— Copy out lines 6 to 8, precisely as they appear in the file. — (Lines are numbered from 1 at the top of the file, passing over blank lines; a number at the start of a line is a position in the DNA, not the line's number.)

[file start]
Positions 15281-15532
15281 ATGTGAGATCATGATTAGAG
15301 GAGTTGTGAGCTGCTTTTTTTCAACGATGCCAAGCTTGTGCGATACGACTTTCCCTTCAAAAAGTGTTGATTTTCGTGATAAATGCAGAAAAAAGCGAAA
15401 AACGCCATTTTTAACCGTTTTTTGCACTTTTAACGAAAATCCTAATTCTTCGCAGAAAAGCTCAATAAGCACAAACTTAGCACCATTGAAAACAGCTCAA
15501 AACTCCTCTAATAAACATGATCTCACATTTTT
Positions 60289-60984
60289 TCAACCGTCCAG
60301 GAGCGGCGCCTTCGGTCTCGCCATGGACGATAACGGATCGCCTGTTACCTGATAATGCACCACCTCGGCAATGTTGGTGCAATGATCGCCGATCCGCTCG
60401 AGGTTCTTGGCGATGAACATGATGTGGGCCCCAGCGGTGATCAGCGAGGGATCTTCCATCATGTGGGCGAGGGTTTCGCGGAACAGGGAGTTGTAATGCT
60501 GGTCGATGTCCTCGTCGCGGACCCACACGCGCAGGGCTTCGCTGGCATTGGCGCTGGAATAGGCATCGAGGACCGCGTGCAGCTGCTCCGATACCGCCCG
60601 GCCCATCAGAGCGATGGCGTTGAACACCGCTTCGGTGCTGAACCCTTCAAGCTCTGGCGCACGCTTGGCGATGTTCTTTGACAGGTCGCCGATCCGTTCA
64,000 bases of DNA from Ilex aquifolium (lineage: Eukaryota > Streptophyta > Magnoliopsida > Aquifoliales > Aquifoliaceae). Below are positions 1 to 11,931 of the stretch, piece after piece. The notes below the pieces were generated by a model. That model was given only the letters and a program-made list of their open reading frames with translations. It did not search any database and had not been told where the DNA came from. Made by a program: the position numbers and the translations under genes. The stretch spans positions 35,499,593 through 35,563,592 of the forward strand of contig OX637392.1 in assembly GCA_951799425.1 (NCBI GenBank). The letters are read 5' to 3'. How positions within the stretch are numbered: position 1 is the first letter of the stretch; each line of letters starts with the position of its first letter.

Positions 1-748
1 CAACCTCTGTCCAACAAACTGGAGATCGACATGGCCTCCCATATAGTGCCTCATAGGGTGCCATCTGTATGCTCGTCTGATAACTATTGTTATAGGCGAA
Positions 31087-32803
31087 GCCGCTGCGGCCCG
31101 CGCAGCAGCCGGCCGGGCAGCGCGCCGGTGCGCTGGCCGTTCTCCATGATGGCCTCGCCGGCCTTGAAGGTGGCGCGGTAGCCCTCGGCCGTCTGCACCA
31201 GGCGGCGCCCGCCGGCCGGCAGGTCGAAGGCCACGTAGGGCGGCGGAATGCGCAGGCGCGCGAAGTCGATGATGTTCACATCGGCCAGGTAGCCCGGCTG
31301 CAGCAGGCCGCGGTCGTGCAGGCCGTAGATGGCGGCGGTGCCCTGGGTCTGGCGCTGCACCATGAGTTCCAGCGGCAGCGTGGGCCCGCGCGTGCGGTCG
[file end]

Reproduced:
Positions 60289-60984
60289 TCAACCGTCCAG
60301 GAGCGGCGCCTTCGGTCTCGCCATGGACGATAACGGATCGCCTGTTACCTGATAATGCACCACCTCGGCAATGTTGGTGCAATGATCGCCGATCCGCTCG